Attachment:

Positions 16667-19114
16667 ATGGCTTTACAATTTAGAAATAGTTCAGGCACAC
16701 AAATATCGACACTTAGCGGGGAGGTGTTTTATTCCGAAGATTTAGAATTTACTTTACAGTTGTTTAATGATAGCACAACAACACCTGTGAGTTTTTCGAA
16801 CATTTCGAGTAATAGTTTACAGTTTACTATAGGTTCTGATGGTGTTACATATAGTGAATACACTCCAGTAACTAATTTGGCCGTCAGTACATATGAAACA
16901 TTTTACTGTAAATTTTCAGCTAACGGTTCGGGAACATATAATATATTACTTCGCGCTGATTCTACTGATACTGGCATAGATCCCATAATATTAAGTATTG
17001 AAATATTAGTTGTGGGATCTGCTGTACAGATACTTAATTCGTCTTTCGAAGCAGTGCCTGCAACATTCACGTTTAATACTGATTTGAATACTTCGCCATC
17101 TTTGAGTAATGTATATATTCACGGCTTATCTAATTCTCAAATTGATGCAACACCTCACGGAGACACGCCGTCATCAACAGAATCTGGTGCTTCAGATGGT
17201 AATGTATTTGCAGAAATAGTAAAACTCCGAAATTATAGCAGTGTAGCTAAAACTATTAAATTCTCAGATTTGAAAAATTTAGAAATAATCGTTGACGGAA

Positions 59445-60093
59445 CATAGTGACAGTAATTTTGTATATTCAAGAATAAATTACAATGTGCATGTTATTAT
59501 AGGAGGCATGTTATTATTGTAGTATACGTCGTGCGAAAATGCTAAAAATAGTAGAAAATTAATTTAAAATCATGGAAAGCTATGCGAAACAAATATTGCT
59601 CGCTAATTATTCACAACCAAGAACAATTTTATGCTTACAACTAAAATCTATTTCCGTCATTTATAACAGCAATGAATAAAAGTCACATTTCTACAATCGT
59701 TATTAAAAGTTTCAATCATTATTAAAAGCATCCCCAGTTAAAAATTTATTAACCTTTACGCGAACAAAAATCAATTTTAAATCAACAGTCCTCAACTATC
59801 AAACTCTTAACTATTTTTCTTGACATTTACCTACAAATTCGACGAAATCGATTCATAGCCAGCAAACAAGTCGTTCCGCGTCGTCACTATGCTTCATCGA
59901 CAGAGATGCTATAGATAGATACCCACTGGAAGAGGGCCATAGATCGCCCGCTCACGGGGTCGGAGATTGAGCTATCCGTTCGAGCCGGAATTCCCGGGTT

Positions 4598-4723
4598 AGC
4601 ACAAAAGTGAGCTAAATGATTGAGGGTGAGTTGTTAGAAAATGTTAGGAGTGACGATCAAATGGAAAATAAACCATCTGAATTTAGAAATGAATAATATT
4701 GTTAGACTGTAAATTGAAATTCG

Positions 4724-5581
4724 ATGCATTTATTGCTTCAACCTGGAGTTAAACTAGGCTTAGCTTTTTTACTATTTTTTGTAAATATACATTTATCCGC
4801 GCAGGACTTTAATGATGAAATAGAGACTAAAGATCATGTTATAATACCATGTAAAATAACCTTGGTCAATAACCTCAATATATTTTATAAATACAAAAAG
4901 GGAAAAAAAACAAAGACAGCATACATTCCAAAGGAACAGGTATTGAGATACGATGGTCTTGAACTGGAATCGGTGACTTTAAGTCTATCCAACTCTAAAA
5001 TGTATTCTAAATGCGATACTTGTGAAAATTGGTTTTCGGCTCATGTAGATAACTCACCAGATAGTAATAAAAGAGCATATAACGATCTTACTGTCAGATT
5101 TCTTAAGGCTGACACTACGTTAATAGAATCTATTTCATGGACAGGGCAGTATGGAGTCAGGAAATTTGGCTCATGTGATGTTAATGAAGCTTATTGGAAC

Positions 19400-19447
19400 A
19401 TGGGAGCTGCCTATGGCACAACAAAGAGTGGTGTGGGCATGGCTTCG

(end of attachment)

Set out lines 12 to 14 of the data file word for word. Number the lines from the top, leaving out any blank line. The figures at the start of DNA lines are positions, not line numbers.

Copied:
59601 CGCTAATTATTCACAACCAAGAACAATTTTATGCTTACAACTAAAATCTATTTCCGTCATTTATAACAGCAATGAATAAAAGTCACATTTCTACAATCGT
59701 TATTAAAAGTTTCAATCATTATTAAAAGCATCCCCAGTTAAAAATTTATTAACCTTTACGCGAACAAAAATCAATTTTAAATCAACAGTCCTCAACTATC
59801 AAACTCTTAACTATTTTTCTTGACATTTACCTACAAATTCGACGAAATCGATTCATAGCCAGCAAACAAGTCGTTCCGCGTCGTCACTATGCTTCATCGA